The antiphospholipid syndrome (APS) is diagnosed by the combination of vascular thrombosis and/or pregnancy morbidity and the detection of antiphospholipid antibodies (aPLs) in plasma. In the last few years, a great effort has been made to unravel the mechanism by which aPLs cause thrombosis and a vast amount of mechanisms have been proposed. aPLs were proposed to induce a prothrombotic state by influencing the cellular blood compartment, the plasma compartment, the vascular wall and even metabolic pathways beyond the hemostatic system. However, due to the diversity in the mechanisms and the differences in the methodology, the focus of the mechanistical studies in this field seems to be largely diffused. It is hard to imagine that aPLs can exert such a diversity of effects, resulting in either thrombosis and/or pregnancy morbidity and the relationship between aPLs and the clinical manifestations remains to be a mysterious "black box". In an attempt to get insight in what takes place inside the black box, we have analyzed 126 mechanistical studies on aPLs and discussed differences in the type of antibodies that were used, the involvement of beta2-glycoprotein I (beta(2)GPI), and the criteria used to diagnose APS patients.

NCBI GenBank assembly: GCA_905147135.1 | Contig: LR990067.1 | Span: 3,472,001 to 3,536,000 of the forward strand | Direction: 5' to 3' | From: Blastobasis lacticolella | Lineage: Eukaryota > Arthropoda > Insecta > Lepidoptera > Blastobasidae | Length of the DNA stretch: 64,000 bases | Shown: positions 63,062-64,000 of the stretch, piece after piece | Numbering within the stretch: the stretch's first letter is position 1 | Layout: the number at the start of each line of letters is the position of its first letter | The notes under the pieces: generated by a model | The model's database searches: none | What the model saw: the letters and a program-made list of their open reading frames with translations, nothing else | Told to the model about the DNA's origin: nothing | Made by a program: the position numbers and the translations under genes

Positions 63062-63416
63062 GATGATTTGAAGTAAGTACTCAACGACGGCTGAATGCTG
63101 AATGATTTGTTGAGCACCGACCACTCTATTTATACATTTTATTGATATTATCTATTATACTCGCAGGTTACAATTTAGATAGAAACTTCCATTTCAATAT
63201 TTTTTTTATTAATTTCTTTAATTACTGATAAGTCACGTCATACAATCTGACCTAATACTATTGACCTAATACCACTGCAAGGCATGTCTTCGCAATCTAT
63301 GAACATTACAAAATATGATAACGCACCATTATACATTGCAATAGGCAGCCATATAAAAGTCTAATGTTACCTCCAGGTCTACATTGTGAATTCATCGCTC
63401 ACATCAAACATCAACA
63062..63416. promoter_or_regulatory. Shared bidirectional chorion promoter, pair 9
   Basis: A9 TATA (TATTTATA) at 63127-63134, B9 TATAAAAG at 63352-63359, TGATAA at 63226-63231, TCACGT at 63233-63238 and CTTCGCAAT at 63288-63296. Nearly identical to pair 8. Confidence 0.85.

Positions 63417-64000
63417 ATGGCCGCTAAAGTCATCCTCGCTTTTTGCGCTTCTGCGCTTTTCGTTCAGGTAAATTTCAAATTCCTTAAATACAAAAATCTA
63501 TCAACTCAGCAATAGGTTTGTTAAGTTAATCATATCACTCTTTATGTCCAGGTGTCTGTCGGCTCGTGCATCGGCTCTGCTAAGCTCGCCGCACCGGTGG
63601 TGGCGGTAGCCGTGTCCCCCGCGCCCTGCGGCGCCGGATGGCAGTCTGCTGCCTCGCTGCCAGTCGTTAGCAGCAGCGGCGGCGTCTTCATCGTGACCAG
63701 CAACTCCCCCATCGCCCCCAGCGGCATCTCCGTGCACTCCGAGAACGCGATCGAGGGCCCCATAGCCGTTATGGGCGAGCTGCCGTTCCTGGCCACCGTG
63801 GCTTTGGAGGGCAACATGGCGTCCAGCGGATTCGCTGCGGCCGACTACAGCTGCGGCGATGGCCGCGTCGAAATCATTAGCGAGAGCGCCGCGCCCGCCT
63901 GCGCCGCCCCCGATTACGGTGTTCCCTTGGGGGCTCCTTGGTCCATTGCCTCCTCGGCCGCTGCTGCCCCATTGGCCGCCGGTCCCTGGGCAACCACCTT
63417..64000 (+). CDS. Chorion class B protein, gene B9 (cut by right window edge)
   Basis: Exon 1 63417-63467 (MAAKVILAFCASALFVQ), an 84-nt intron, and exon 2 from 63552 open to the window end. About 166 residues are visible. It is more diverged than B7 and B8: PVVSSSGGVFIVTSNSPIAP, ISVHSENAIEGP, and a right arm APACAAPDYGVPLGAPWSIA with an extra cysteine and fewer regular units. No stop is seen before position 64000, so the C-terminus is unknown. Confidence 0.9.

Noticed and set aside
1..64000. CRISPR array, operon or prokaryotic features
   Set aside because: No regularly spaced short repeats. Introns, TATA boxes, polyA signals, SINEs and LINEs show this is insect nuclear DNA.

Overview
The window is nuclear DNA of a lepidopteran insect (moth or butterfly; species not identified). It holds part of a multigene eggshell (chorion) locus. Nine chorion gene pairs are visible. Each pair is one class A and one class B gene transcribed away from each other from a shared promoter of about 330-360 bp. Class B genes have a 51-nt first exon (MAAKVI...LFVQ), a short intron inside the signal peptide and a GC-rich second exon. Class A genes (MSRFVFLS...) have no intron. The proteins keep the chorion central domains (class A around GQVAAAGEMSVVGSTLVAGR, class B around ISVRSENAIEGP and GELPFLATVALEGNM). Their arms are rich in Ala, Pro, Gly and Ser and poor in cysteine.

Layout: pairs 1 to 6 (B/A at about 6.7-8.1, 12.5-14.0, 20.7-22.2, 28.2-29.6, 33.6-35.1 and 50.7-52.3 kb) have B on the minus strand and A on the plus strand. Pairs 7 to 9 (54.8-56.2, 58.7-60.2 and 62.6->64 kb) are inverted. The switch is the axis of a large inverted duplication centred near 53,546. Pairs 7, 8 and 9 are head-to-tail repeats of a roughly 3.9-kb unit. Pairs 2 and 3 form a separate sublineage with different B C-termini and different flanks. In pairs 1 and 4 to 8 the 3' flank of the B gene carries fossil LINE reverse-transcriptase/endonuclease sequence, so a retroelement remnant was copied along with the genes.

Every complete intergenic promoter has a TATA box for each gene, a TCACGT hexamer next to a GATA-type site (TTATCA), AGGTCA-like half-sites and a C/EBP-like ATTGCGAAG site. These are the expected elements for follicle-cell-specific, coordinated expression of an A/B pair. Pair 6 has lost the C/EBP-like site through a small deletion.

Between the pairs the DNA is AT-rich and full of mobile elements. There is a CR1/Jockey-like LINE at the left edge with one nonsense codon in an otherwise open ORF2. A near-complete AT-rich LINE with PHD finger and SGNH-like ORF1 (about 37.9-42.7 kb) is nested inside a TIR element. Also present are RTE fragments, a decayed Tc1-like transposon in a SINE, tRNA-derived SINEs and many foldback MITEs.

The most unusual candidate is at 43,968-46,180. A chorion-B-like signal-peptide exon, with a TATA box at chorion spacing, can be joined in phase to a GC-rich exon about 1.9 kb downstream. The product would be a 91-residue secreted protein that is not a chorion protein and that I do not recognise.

- Antiphospholipid syndrome
- antiphospholipid antibodies